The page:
Some GPS/GNSS receivers compatible with iPad and iPhone devices

Recently Geneq Inc. announced their new SXBlue Platinum GNSS receiver.

As you know, the accuracy of the work performed using an iOS GPS/GIS app depends on the GPS receiver used. The assisted GPS provided by the iOS devices are not adequate for serious work that are based on accurate locations. External GPS receivers with much better precision abound, but only a limited number of them are compatible with the iOS devices. Following are links to information on some of the external Bluetooth GPS/GNSS receivers that can work with iPad and iPhone devices. Not sureprisingly, higher precision equates to a higher price tag.


Things You Didn’t Know About GPS: By Calum McClelland

In this week’s newsletter from NGS CORS there is an article that you might find interesting to read. You can click on the following link:

and look for “NOAA-NOS-NGS-CORS Weekly Newsletter
Created On UTC Date: Tue Apr 18 20:19 2017”

In the Newsletter scroll down until you see “Things You Didn’t Know About GPS: By Calum McClelland”

GPS Reliability

By now you’ve probably learned that one should not rely entirely on GPS while traveling. Here’s a somber reminder.

iCMTGIS III for doing power/light poles inventory

“I am interested in the iGPSGIS however I don’t know much about GIS and I don’t want to spend money unless I know it will work for my application. I want to open a map out in the field and inventory power/light poles, and document their condition, type, height, color and take a picture, as well as get a X,Y,Z coordinate. I then need to save the file and provide it to a City via an ArcGIS layer file. Will your software allow for this? Is it easy? I tried a free trial of ArcGIS and it’s so hard that I can’t do anything. I hope your software can help. . . . How many data fields can I save for 1 point?”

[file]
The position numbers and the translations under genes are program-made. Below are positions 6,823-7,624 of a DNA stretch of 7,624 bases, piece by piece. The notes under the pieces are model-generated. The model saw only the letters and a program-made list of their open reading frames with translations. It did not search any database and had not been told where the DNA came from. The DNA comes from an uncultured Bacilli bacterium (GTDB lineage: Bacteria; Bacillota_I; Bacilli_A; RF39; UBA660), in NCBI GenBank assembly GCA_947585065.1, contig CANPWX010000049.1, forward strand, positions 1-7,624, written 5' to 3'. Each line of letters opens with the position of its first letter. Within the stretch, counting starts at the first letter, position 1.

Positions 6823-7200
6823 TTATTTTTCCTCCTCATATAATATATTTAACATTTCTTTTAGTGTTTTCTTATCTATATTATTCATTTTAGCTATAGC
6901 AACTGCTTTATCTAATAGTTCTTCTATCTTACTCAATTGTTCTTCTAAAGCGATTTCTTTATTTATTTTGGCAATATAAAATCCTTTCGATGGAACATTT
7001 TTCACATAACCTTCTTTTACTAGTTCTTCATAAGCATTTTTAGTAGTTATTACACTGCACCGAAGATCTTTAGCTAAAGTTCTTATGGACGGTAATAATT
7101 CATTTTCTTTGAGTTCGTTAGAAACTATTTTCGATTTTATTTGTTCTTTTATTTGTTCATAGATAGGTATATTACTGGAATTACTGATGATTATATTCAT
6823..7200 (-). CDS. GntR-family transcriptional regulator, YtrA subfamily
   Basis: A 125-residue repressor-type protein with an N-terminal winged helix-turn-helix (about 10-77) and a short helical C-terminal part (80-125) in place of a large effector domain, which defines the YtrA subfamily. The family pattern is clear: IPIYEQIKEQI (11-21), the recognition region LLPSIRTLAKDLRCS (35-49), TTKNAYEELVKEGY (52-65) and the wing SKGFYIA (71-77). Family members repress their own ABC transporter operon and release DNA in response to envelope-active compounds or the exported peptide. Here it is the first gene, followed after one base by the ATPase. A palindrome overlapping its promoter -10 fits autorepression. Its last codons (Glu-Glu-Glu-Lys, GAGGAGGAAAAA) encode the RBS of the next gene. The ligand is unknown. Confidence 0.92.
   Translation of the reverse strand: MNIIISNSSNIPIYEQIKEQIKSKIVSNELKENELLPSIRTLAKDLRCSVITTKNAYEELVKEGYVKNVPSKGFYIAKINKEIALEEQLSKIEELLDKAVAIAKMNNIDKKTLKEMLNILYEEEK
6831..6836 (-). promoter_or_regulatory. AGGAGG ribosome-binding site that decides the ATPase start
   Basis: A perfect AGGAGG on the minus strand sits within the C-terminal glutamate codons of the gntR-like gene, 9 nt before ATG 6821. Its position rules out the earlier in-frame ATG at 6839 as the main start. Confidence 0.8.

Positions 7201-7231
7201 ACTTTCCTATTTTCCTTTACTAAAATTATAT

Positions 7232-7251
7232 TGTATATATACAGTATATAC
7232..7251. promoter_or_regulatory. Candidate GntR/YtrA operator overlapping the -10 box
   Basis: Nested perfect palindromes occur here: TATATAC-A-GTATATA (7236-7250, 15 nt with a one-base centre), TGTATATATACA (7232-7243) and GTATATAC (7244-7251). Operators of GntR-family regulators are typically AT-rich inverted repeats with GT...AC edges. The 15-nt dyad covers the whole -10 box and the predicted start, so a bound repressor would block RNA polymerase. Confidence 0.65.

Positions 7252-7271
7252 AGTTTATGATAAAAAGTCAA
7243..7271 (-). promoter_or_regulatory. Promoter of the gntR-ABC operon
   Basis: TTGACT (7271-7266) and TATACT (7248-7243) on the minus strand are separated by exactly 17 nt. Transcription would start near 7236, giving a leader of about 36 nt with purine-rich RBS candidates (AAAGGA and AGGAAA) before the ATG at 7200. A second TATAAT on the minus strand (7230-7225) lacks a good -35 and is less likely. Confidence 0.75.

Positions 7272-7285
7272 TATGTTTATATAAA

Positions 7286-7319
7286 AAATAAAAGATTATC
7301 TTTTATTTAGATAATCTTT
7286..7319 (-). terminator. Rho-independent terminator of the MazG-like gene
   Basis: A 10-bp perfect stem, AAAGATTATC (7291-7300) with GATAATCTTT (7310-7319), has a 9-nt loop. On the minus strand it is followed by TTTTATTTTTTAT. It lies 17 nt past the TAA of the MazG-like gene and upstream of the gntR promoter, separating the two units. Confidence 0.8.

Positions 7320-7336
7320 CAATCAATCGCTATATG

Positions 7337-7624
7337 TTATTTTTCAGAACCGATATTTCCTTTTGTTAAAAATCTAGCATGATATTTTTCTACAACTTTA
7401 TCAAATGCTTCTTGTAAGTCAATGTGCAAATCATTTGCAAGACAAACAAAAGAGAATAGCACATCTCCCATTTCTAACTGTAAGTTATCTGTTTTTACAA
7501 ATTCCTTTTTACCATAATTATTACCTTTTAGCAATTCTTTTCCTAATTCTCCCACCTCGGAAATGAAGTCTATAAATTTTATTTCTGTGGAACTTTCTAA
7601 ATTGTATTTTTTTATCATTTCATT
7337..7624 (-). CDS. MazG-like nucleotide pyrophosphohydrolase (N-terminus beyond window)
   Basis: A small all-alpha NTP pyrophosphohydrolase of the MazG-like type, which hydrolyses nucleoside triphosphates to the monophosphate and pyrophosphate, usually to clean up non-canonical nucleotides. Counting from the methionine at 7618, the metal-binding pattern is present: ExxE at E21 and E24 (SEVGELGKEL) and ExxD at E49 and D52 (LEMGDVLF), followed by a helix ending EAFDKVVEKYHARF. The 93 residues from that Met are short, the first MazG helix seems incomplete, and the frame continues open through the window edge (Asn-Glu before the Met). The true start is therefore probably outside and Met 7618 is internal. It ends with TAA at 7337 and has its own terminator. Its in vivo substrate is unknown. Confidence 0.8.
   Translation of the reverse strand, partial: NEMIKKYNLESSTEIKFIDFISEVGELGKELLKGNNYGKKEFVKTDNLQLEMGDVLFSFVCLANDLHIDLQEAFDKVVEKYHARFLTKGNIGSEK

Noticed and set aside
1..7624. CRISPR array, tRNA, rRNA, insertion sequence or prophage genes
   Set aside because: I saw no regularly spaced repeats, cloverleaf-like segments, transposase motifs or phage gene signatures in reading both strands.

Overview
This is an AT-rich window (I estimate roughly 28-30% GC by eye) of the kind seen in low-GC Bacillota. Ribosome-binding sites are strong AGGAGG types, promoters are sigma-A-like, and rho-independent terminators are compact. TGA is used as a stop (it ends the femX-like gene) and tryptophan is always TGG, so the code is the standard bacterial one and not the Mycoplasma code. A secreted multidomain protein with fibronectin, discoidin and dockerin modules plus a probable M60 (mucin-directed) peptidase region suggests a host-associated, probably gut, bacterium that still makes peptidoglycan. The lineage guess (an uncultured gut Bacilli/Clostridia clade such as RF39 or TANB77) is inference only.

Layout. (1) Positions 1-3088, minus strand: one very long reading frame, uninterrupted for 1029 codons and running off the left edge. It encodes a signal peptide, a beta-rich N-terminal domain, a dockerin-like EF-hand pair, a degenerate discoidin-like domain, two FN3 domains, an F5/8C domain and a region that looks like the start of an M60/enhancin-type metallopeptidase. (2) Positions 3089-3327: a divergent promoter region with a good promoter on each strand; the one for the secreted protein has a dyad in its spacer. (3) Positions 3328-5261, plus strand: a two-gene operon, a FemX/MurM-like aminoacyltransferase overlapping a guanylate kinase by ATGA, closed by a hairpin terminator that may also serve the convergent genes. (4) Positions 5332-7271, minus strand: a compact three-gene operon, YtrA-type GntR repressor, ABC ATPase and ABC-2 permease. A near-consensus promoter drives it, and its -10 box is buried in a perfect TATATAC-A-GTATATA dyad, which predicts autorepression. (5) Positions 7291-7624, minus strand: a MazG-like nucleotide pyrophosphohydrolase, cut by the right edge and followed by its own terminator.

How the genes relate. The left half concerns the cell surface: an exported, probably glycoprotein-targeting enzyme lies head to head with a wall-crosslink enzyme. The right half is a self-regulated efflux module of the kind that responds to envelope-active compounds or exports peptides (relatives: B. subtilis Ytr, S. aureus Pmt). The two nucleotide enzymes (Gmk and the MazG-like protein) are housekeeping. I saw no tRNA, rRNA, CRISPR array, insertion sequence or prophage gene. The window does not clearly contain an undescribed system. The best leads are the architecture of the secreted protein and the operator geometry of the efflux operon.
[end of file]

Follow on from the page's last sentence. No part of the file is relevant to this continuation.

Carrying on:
It appears that you are looking for a GPS/GIS app to run on your iPhone.

Our iGPSGIS II app only runs on the iPhone; it does not run on the iPad. Our iCMTGIS III can run on the iPhone as well as the iPad. iCMTGIS III has many more functions than iGPSGIS II.

Both apps can let you log the X,Y,Z coordinates of power/light poles and document their conditions, type, height and color. Both apps can export the Feature data as Shapefiles for use in ArcGIS.

iCMTGIS III will let you take a picture and link it to a Feature, while iGPSGIS II does not provide that functionality. Also, iCMTGIS III will let you load a GeoTiff map to use as off-line background map.

I am attaching a copy of the Help documents for iGPSGIS II and iCMTGIS III so you can make a comparison. Many customers come to us because our software is easy to use.

As you can see, you can set up many fields in the Feature List to facilitate data collection.

How to digitize a point, a line or an area over a map?